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I have this class

public class Item
{
       public Coordinate coordinate { get; set; }
        ...
        ...
}

With Coordinate being define like this:

public class Coordinate
{
        public Coordinate(float latitude, float longitude)
        {
            Latitude = latitude;
            Longitude = longitude;
        }

        public float Latitude { get; private set; }
        public float Longitude { get; private set; }
}

And I want to have a linq query like that :

var grouped = from it in items
              group it by it.Coordinate into grp
              select grp;

As mentioned here by MSDN I thought this was possible if I would override Equals on my Coordinate class :

Use a named type if you must pass the query variable to another method. Create a special class using auto-implemented properties for the keys, and then override the Equals and GetHashCode methods. You can also use a struct, in which case you do not strictly have to override those methods. For more information see How to: Implement an Immutable Class That Has Auto-Implemented Properties

Equals implementation for Coordinate class :

public override bool Equals(object obj)
{
       var coord = obj as Coordinate;
       if(coord == null) return false;
       return (Latitude == coord.Latitude && Longitude == coord.Longitude);
}

still I cant get my linq query to group by similar coordinates, as my failing test shows :

[TestMethod]
public void GroupBy_3ItemsWith2DifferentCoordinates_Returns2Groups()
{
    var items = new List<Item>
        {
            new Item {Coordinate = new Coordinate(10, 10)},
            new Item {Coordinate = new Coordinate(10, 10)},
            new Item {Coordinate = new Coordinate(12, 10)},
        };
    var grouped = from it in items
                  group it by it.Coordinate into g
                  select g;
    Assert.AreEqual(2, grouped.Count());
}

There is an overload to the GrouBy method that takes an IEqualityComparer as a parameter, but is there the equivalent using the group clause? Am I doing something wrong?? Any thoughts?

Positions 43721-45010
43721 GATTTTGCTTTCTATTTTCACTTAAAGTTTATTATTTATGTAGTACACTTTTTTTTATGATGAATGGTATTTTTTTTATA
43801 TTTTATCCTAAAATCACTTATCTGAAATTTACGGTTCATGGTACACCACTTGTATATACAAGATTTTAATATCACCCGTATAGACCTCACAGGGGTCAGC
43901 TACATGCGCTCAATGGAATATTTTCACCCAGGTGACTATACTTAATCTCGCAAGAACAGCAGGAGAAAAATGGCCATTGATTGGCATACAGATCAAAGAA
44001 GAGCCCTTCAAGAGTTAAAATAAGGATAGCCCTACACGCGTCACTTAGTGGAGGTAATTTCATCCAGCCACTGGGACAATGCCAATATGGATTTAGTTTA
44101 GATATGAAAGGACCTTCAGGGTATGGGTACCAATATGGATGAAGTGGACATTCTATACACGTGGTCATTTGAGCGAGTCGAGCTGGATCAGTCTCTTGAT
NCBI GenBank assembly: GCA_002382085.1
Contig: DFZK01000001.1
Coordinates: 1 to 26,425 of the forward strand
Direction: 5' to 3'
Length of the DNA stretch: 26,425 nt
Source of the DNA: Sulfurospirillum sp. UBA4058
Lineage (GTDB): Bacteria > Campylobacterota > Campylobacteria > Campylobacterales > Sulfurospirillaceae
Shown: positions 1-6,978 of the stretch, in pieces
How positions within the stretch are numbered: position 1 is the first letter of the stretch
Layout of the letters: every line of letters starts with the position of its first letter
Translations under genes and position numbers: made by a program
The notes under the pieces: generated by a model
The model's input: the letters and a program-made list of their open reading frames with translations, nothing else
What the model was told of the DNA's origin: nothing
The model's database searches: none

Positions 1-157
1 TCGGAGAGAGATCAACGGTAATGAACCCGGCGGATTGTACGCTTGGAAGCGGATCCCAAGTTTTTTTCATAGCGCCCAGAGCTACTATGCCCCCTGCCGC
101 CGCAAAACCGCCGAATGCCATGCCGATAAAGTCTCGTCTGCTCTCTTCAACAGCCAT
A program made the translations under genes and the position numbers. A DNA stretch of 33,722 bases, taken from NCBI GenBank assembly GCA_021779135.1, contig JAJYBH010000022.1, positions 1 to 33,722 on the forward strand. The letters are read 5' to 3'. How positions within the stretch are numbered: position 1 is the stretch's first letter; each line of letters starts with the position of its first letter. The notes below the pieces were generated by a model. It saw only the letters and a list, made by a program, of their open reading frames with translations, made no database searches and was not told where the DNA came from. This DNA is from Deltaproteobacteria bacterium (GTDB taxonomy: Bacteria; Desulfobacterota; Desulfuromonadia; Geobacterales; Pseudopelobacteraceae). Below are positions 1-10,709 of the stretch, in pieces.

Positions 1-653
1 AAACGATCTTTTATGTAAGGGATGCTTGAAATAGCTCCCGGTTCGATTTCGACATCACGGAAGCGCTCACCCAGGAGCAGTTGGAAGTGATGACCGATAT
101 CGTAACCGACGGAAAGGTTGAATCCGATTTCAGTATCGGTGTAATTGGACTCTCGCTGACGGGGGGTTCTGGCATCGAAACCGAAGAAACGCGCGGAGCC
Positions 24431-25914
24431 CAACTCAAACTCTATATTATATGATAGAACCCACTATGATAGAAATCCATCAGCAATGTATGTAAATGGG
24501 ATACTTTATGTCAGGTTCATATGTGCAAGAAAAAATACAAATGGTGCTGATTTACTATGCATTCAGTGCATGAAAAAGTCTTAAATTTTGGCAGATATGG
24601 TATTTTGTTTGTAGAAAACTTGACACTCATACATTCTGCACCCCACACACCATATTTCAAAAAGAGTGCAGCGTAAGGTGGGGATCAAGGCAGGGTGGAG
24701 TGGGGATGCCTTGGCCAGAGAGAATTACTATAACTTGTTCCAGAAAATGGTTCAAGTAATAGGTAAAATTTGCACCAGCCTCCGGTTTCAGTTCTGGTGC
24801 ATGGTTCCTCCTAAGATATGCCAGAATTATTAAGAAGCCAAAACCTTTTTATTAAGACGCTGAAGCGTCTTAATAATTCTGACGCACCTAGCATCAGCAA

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2 Answers 2

up vote 11 down vote accepted

You've shown the Equals implementation, but not GetHashCode. You need to override both (and in a consistent way) for grouping to work.

Sample GetHashCode implementation:

public override int GetHashCode()
{
    int hash = 23;
    hash = hash * 31 + Latitude.GetHashCode();
    hash = hash * 31 + Longitude.GetHashCode();
    return hash;
}

Note that comparing float values for exact equality is always somewhat risky - but I'd at least expect your unit tests to pass, given that they're not performing any calculations.

share|improve this answer
    
Just tried it, That's what I was missing. Great Thank you :) public override int GetHashCode() { return ((int)Latitude * 100 )^ ((int)Longitude*100); } –  Stephane Feb 17 '10 at 11:39
    
If that's what your hash code is doing, you should make sure that your equality code matches it - they should be consistent with each other. –  Jon Skeet Feb 17 '10 at 11:43
    
Latitude.GetHashCode() ^ Longitude.GetHashCode() gives the same results when inverting Latitude and Longitude. So that wasn't a good solution as I want to ensure that coord(x,y) != coord(y,x); Your code works since the order of the operations matters. Thanks for the precision, that helped :) –  Stephane Feb 18 '10 at 8:45

There is an overload to the GrouBy method that takes an IEqualityComparer as a parameter, but is there the equivalent using the group clause?

You can always group by an anonymous type, if you just want a quick inline solution and aren't worried about hitting the exact type for the keys:

var grouped =
  from it in items 
  group it by new {it.Coordinate.Latitude, it.Coordinate.Longitude};
share|improve this answer
    
I knew that solution, but you won't have the coordinate class as key, just an anonymous type. –  Stephane Feb 18 '10 at 6:35

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